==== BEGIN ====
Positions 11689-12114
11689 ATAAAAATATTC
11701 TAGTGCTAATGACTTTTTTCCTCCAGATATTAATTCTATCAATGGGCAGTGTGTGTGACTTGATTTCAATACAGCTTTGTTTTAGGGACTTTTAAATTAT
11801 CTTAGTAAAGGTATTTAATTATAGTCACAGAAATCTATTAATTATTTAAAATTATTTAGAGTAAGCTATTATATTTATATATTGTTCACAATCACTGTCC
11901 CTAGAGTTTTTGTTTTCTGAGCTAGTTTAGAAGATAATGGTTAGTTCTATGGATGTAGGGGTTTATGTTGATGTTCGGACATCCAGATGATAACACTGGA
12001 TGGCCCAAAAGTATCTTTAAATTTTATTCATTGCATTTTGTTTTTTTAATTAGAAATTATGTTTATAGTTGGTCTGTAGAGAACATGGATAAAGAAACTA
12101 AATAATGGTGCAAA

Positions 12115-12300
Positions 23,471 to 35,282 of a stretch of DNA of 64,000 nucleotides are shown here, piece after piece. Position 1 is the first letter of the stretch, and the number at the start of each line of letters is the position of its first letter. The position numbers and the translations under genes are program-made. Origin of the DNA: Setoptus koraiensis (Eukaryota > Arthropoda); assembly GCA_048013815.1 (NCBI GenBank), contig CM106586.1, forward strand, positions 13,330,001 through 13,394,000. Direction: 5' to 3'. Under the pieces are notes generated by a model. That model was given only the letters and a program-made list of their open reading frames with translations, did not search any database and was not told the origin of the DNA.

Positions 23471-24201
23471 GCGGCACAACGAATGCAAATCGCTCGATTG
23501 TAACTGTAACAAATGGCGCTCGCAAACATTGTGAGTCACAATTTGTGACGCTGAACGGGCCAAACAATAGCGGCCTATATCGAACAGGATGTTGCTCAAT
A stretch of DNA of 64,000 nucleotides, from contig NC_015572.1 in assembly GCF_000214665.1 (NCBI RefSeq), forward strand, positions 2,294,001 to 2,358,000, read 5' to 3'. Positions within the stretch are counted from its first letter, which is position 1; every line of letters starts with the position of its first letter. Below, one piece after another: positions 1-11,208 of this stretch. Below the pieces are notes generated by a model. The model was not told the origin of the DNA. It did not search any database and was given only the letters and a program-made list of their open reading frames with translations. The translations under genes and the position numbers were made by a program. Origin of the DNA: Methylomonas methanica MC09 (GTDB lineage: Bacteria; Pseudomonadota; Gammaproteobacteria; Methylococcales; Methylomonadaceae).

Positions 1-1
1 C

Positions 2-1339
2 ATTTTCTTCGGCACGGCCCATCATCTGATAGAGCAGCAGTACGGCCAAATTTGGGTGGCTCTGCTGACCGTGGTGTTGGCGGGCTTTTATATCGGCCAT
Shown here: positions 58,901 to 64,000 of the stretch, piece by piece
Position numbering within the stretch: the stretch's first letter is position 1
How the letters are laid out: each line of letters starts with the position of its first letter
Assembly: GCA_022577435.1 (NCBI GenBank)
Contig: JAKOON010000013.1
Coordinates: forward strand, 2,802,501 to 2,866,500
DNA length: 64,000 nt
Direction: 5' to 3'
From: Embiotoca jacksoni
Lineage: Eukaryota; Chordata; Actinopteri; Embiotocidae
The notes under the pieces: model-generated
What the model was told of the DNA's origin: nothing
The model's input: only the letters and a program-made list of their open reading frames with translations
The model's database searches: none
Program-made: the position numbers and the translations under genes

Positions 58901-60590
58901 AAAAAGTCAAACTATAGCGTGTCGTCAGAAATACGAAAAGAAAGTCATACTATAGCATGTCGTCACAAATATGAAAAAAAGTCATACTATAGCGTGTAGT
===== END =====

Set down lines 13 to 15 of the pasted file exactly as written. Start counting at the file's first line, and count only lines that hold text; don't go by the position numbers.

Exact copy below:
A stretch of DNA of 64,000 nucleotides, from contig NC_015572.1 in assembly GCF_000214665.1 (NCBI RefSeq), forward strand, positions 2,294,001 to 2,358,000, read 5' to 3'. Positions within the stretch are counted from its first letter, which is position 1; every line of letters starts with the position of its first letter. Below, one piece after another: positions 1-11,208 of this stretch. Below the pieces are notes generated by a model. The model was not told the origin of the DNA. It did not search any database and was given only the letters and a program-made list of their open reading frames with translations. The translations under genes and the position numbers were made by a program. Origin of the DNA: Methylomonas methanica MC09 (GTDB lineage: Bacteria; Pseudomonadota; Gammaproteobacteria; Methylococcales; Methylomonadaceae).

Positions 1-1
1 C